I can often sense I’m going to get a migraine – is this an ‘aura’?
Migraine with aura accounts for 20-30% of migraines, and in 1% of cases there is no headache. The symptoms of aura are usually visual, developing gradually over 5 to 20 minutes and lasting for less than 1 hour before disappearing. People usually describe the visual aura as starting from a small, just off-centre bright spot, which enlarges to a bright, curved, zig-zag line (scintillation). The scintillations make map-like “fortification” figures that flicker with the brilliant intensity of a fluorescent bulb. Within these lines, vision can be dark and blank (scotoma). Sensory symptoms, such as feeling ‘pins and needles’ spreading up the arm from one hand and into the mouth, and difficulty saying the right words can also occur.
After the aura subsides, a typical migraine headache ensues, although sometimes the headache that follows is not a migraine-type headache or there may be no headache.
The crucial characteristics of aura are the duration and timing of symptoms in relation to onset of migraine headache. Aura should not be confused with the more common premonitory symptoms that occur 1 or 2 days before a migraine attack.
If you’re not sure whether your warning symptoms are aura, ask yourself the following questions:
Do you ever have visual disturbances:
ā Starting before the headache?
ā Lasting up to one hour?
ā Resolving before the headache?
If you answer ‘yes’ to all three questions, it is likely that your symptoms are aura.
What causes migraine in the ‘pill-free’ week?
Migraine occurring exclusively in the hormone free week is probably triggered by falling levels of oestrogen. These tend to be migraine without aura and usually commence a couple of days after the hormones are stopped. If acute treatment is inadequate to control symptoms, hormonal tretments may help.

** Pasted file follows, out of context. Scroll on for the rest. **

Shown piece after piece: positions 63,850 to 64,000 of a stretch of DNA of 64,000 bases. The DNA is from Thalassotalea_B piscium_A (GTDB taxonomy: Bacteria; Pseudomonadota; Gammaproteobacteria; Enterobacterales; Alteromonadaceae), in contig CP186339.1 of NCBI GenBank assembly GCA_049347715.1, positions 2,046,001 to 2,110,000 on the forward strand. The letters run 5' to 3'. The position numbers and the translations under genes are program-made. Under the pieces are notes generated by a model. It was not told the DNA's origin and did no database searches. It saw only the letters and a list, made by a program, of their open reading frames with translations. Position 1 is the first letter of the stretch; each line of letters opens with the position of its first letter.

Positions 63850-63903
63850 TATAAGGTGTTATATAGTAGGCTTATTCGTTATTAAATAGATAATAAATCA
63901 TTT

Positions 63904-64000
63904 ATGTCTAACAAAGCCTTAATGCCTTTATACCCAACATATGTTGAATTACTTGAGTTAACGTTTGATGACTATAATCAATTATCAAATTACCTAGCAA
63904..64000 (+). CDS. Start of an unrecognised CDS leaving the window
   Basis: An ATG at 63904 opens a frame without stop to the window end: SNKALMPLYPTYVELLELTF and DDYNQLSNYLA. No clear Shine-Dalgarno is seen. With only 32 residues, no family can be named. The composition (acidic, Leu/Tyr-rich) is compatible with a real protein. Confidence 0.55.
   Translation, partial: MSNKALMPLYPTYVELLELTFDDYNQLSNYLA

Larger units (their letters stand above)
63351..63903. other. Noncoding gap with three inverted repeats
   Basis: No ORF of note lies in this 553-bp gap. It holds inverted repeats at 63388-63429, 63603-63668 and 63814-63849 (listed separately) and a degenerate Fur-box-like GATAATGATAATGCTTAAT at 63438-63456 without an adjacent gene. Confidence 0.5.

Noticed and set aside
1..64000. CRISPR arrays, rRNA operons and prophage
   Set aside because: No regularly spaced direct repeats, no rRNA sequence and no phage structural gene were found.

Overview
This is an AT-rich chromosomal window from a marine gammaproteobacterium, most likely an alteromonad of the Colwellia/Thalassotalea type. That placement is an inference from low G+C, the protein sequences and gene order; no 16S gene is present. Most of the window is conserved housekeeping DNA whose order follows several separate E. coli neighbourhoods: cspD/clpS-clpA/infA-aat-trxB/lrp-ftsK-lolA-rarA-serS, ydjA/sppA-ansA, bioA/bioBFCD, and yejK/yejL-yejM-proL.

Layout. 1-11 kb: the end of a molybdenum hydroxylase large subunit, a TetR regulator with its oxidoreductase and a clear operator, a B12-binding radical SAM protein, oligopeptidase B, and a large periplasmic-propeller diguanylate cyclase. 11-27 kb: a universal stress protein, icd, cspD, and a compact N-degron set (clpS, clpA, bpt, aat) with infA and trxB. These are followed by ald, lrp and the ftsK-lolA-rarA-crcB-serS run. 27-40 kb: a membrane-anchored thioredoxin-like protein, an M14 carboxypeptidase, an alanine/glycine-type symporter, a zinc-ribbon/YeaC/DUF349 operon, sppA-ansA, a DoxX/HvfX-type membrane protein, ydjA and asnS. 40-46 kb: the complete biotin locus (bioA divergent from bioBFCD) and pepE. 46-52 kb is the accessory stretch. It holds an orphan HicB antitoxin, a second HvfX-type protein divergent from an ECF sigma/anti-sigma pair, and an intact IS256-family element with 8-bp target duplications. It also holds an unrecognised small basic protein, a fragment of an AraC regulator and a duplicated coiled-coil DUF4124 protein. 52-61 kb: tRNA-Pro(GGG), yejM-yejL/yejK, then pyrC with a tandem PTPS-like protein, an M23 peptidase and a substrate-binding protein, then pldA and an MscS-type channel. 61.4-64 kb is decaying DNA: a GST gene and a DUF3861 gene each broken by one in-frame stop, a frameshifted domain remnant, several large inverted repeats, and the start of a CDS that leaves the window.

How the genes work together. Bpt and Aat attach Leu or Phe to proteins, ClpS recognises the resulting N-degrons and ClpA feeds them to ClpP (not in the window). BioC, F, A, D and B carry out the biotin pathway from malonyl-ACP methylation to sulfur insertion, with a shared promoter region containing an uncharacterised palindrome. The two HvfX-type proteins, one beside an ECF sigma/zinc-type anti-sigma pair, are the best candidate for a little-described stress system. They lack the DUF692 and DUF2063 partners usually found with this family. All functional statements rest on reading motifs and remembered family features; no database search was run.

What can I do to help myself?
For the majority of women with migraine who are using hormonal contraception, management does not differ from standard treatment recommendations. This means treating attacks with pain-killers and keeping diary cards to establish the pattern of attacks and to identify non-hormonal triggers. Often effective acute treatment is usually all that is necessary, particularly if attacks only occur once or twice a month.
What can my doctor do to help me?
If pain-killers are not effective, your doctor can prescribe a number of different treatments including anti-sickness drugs that help the painkillers to work more effectively, non-steroidal anti-inflammatory painkillers and triptans.
If acute treatment is inadequate to control symptoms, hormonal prophylaxis may be considered. Although there are no data from clinical trials to support the following suggestions, they are widely used in practice.
Changing the way you take your pill. There are two options which can be used separately or in combination.
ā The “tri-cycle” regimen where three consecutive hormone cycles are taken (without the traditional 7-day “break”) followed by a hormone-free interval. This means that you would have only five such migraines a year instead of thirteen. In some countries CHC pills are licensed for a 91-day cycle of 84 days of pill-taking followed by a 7-day break, resulting in only 4 pill-free intervals a year.
ā The 4-day “break” where instead of taking 21 days of the pill followed by a 7-day withdrawal period, you break the cycle for 4 days. This has been shown in trials to reduce the fall in oestrogen levels and can lessen the likelihood of a menstrual migraine from occuring.
Using natural oestrogen supplements during the hormone-free interval is another option. This provides some protection against oestrogen withdrawal, while enabling a progestogen withdrawal bleed to occur. Types of oestrogen available include 100 μg patches twice within the hormone-free week, 1.5 mg gel daily, or 2 mg oral oestradiol valerate daily during the pill-free interval.
ā Combined hormonal contraceptives (the ‘Pill’ and the ‘Patch’) are safe for healthy non-smoking women with migraine without aura
ā Combined hormonal contraceptives are contraindicated for women with migraine with aura because of an increased risk of ischaemic stroke.
ā Progestogen-only and non-hormonal methods of contraception are not associated with an increased risk of ischaemic stroke.
ā Some progestogen-only and non-hormonal methods are more effective contraceptives than combined hormonal contraceptives.
This information is provided as a general guide only and is not a comprehensive overview of prescribing information. If you have any queries or concerns about your headaches or medications please discuss them with your GP or a doctor at the National Migraine Centre.